A very interesting interview. The seeming lack of empathy for others in the FO is concerning from my point of view. I suspect this lack may be the same in the UK’s judicial system, which does not bode well for the Assange hearing next month.I suppose we can only hope for a non-political outcome, however unlikely.

    In any event, Stella was interviewed a few days ago by the “Due Dissidence” duo Keaton and Russell, on the “Jimmy Dore Show”. Nothing in it that we do not know from Craig’s reports, but good to know that Julian’s plight is still being kept alive on various other sites.

    • Crispa

      I rather wonder what the Foreign, Commonwealth and Development Office actually do. To judge from their recent emails its main preoccupation is adding people to its Sanctions Lists, which now include nearly twenty thousand people. It has also spent millions in (successfully) defending its placing of Brit Graham Phillips on the list. Julian is certainly up against it.

    • Tom Welsh

      “The seeming lack of empathy for others in the FO is concerning from my point of view”.

      Very true. Kafkaesque bureaucracy. One is tempted to ascribe it to Realpolitik – but that entails policies aimed at pursuing one’s own interest. It is very hard to see that any policies pursued by HMG in the past 5, 10, 20 or more years have conduced in any way to the British public interest.

      Perhaps to the interests of certain people, though…

  • Brian Sides

    Private Eye have an interesting article FLOG OF WAR on Israel breaking humanitarian laws

    In it they compare David Cameron’s lack of action with Margaret Thatcher’s actions in 1982, when Israel invaded Lebanon resulting in an Israel arms embargo that lasted till 1994.

    Is this the same Margaret Thatcher that ordered the sinking of the Belgrano, killing 323 many young recruits?

  • Republicofscotland

    This is very disappointing at this crucial time.

    “But at this moment, WikiLeaks founder Julian Assange and his legal team are preparing for a major hearing on February 20 before the High Court of the Justice in the United Kingdom. They view the hearing as a final opportunity to save him from extradition to the United States, where he was charged with violating the Espionage Act in 2019.

    Assange needs press freedom organizations, especially those with U.S. headquarters, to strengthen their stand against the charges from the Justice Department. However, for another year, CPJ excluded the imprisoned former WikiLeaks editor-in-chief from their database of jailed journalists. ”

    • will moon

      AG if you were from Britain, I doubt you would have forgotten” The Wicked Witch of the West’s” fuhrer-like catchphrase

      With the benefit of hindsight, “there is no alternative” actually meant “ there is no alternative to making the super-rich wealthier” – she was a programmed dolt (politically speaking) dancing to the tune of unseen backers. With her creepy human resources philosophy, “ Is he one of us?” and her social policy directed at “the enemy within”, she was a slavish servant of oligarchy yet she is seen in some quarters as a strong leader!

      I, and most people I know would be happy to dance (amongst other activities less artistic!) on this woman’s grave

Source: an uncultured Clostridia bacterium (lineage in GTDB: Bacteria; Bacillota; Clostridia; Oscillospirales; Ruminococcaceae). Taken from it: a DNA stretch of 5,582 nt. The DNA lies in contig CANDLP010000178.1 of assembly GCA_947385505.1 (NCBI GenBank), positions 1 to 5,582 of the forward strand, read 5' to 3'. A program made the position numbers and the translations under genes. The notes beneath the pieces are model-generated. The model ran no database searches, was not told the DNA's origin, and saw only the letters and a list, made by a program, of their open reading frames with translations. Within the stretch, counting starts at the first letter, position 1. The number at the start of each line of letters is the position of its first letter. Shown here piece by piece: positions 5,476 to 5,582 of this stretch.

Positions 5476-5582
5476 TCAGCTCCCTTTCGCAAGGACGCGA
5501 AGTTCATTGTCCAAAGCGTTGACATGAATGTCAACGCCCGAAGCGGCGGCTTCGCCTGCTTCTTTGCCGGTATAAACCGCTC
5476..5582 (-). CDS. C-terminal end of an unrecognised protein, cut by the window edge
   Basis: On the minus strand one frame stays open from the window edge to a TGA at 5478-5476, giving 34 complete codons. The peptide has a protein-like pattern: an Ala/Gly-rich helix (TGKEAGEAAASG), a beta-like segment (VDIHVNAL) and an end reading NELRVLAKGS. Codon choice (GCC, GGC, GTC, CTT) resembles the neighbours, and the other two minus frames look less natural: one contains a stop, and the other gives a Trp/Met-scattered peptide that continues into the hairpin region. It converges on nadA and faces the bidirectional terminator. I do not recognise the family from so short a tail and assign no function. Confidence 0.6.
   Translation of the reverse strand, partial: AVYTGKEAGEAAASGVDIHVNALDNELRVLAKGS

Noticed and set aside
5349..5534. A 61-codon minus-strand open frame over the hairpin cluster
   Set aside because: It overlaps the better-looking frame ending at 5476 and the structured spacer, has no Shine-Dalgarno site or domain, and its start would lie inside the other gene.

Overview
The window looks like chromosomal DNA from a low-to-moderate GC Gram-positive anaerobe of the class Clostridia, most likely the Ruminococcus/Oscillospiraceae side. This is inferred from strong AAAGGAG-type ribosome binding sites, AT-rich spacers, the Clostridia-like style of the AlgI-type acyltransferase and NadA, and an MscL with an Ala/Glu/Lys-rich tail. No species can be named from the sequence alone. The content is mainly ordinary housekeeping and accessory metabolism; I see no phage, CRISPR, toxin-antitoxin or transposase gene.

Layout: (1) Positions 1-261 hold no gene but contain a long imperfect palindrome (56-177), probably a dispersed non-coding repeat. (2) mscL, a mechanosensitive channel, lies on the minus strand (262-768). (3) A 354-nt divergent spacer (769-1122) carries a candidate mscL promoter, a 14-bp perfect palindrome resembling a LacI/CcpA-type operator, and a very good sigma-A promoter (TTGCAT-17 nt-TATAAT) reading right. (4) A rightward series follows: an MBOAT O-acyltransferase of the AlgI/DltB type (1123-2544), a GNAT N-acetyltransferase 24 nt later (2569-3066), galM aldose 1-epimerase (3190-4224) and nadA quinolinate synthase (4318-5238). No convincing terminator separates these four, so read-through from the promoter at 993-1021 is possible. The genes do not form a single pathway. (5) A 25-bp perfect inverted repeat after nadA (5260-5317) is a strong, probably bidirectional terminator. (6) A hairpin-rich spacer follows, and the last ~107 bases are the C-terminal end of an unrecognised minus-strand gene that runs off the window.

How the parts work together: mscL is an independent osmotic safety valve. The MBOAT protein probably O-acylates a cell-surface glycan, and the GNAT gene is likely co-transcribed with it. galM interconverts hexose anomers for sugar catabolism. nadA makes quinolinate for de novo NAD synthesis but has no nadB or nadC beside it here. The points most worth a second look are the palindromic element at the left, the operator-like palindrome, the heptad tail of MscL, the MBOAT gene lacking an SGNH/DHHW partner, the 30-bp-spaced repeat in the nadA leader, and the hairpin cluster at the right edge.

Mr Murray says she was decent with him, (despite not remembering his name). I have no problem with this – one can only take people as one finds them but I will always remember her as a stealer of lives, a destroyer and Jimmy Savile’s best mate. The modern bureaucratic state’s worst crimes are often anonymous but she put her media persona front and centre, making it clear who was “responsible” for the policies her government implemented, even those policies were the standard wish list of the wealth-extremists since the dawn of modernity – the hedge funds and the billionaires and their fellow travellers – the vile masters of mankind, as Adam Smith styled them.

      • AG

        I remember one of my professors used to talk about how nice it was to have dinner with Albert Speer. Who, as he never forgot to add, was a very cultured man.
        As has repeatedly been pointed out on this blog (not least by Mr. Murray himself) the wickedness and brutality by people is in no relation to their private and personal conduct and demeanor.
        Even in crazy places like Communist Romania (which had nothing to do with Communism) under Ceausescu the elite sent its off-spring to special private schools in Switzerland or France.
        This marriage of culture and money make it likely that dictators´ children are students at the same institutions as rich liberal natives in GB or the US.
        This is no news. But is conveniently forgotten these days. When “democracies” turn out to cause the most deaths and violence on the planet. Nasty truth.

        • will moon

          I am under the impression that recent scholarship has been unkind to “ Inside the Slave State” and Speer’s other literary offerings. The doings of “the Fighter Staff” have come more clearly into focus. The case for Speer’s primary complicity in slave labour and genocide is easier to make than it was at the war’s end and in the post-war period – also it must be hard to hang a good dinner guest!

          Vaguely related but I read a searing account of the use of slave labour at Mittel-Bau Dora, the extension of the tunnels in the Kohnstein and the various underground facilities required by the 3rd Reich. I have forgotten the name and author unfortunately but in the book I read there were crude sketches of the tunnelling work done by an artistic participant, they were powerful – images of incredible descriptive power – the closer to the light source the figure is in the drawing, the more viable chance of survival the worker had and the drawings portray this as the darkest figures are forlorn, despairing shapes with little identity who died at fantastic rates of extinction. These people performed the heavy manual labour required by the tunnelling process.

          • AG

            From today´s POV the major issue is the way how capitalist logic behind historic cases like “Dora” are handeled in relation to slave and forced labour today (e.g. child labour on cocoa farms, think Nestlé or Hersheys).
            This proves complete negligence on the part of historic scholarship.